10.21.2007

Triple Bummer

Another week has come and gone. We have settled into routine. The only thing is that some of that routine is quite odd if we stop and think about it. Every evening we wait for the water to come on. Every other evening or so we need to fill the barrel that we store water in. After I shower (if the water comes on in time) I fill a basin with hot water and sit in front of our wardrobe in the bedroom which has the only mirror in the house so I can shave. We both wake up early, before 6am and we’re out the door shortly after. Nolana doesn’t arrive home until almost 7. Friday Nolana has off but as she always tells me, it’s not really off. She does the laundry by hand (which is no easy feat), she does the grocery shopping and cleans. Sometimes surviving a week seems like a challenge!

Nolana has been doing great at the hospital. She did a major presentation this week on wound care and said she got a great response and some changes made so she feels a lot better knowing that she is making a difference there. School has been up and down for me. Last week we lost the other foreign teacher and soon we are losing our other English teacher (she is Nigerian). So I will be solo for a while. I interviewed a fellow from the UK and he is coming but won’t likely be here for another month. But they love me here and would stand on their heads if I asked. I love the teaching, at least most days! It has been a great growing experience so far.

Nolana also had a great opportunity confirmed this week. The Place (a church in the homeland that we attended) has a partnership with a small town here in Ethiopia and Nolana is going to join with their group when they come in November. I am so jealous that she is getting to go out of the city and see the rural life and help out there. It will be an amazing experience. The downside to all this is that I’m going to be alone here for 1 weeks! WHO’S GOING TO DO MY LAUNDRY!! Just kidding, but it will be really quite odd. And I will miss her like crazy. This summer we were apart for the first time for a couple days and now 1 weeks. And the double bummer… it’s over our anniversary! But I told her there was no way she wasn’t doing it because it will be great. Did I mention I was jealous? It will be exam week here so I will be swallowed up with grading. Triple bummer.

Well, that’s that. We are meeting more great people though we have yet to connect with people our age. They’re just not that common here. But we’re hoping soon. Not that we don’t love all the older people you just need someone to connect with you on that level. We’re thinking of you all back home and send our love.

One of the many donkeys.

A sunrise on Nolana’s way to work.

Two of Nolana’s little patients. One with a cleft lip to be fixed and one already fixed.

Some pretty typical Ethiopian food.

The walkway to the old Emperor’s palace where there is a museum now.

10.10.2007

God is Good, All The Time!

Well, last weekend I was beginning to feel a bit frustrated at not having somewhere to volunteer here. I had the one mother child hospital that was too slow and had no patients and was not in need of my help. And I also had a bunch of other possible opportunities but nothing was actually happening with any of them. Then we went to the other international church on Sunday. We were walking there and we actually got picked up on the way by an American couple who stopped and asked if we were going to the church and gave us a ride. On the way we were talking and I said I was a nurse looking for an opportunity to volunteer and I found out they worked at a hospital. The hospital is called Myungsung Christian Medical Center . It is a hospital that is supported by a church in Korea and is run by Koreans. It has some Korean volunteers but is mostly staffed with Ethiopians. The couple both work there, she worked as a dietician and he works in Human Resources and part of his job is to get N. American influence in the hospital. What do you know! Thye have been working there for 2 months but have lived in Ethiopia for 7 yrs. There is also a doctor from England here for a few months and a nurse from Seattle who just started there 1 month ago. She is working in labour and delivery and NICU (newborn ICU) working with the nurses to better the nursing care.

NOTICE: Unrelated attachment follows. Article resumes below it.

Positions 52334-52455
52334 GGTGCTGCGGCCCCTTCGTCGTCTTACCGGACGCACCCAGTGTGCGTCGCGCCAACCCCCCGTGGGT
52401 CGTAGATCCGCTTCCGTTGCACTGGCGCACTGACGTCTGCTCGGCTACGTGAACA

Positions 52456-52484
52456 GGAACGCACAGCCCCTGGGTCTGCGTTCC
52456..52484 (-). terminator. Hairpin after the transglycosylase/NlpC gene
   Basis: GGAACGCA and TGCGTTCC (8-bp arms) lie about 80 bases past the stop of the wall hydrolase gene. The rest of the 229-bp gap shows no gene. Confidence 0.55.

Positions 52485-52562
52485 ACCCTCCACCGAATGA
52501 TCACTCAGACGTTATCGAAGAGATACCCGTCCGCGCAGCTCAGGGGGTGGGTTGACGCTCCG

Okay, so I met the couple on Sun and made a meeting ot go on Mon am to check out the hospital. I went on Mon for 4 hours, toured around, met all the head people and got the okay to volunteer there. So I spent Tues, Wed, and Thurs there.

I am going to work on the surgical unit and the emergency room working with the nurses to better their nursing care. I spent Tues in meetings and touring around more with the head matron (head nurse) who is Korean and then in the afternoon I spent with Judy (the American nurse) in the NICU (which I loved and am seriously considering specializing in if we ever settle down in Canada ). Then Wed and Thurs I just observed on the surgical unit and took a lot of notes. I really have my work cut out for me. The nursing care needs so much work. What is scary is that this hospital is known for having the best nursing care in the country so that says a lot.

I was feeling a really overwhelmed by Thursday not knowing where I would start with these nurses but I just have to do one step at a time and I think that the most important thing to do first is build relationships with the nurses so they are willing to hear what I have to say.

So I will be working at the hospital Mon to Thurs from 8-5. The hospital is on the complete opposite side of town from where we live. Judy lived 20 min walk from my house though as well as another guy who works at the hospital. In the morning I leave at 6:15 and walk to Judy’s where the 3 of us get a ride most of the way to the hospital with a guy who works for Food for the Hungry. Then we walk the rest of the way to the hospital stopping for breakfast and coffee on the way. We take a contract taxi home. I will take that sometimes cause it gets me home sooner (6 or 6:30ish. It is expensive though so sometimes I will take the minibuses which takes longer and gets me home around 7. So it ends up being a long day. That is why I will do 4 days a week. Then Friday is my house work day. I will clean and grocery shop and do laundry on Friday.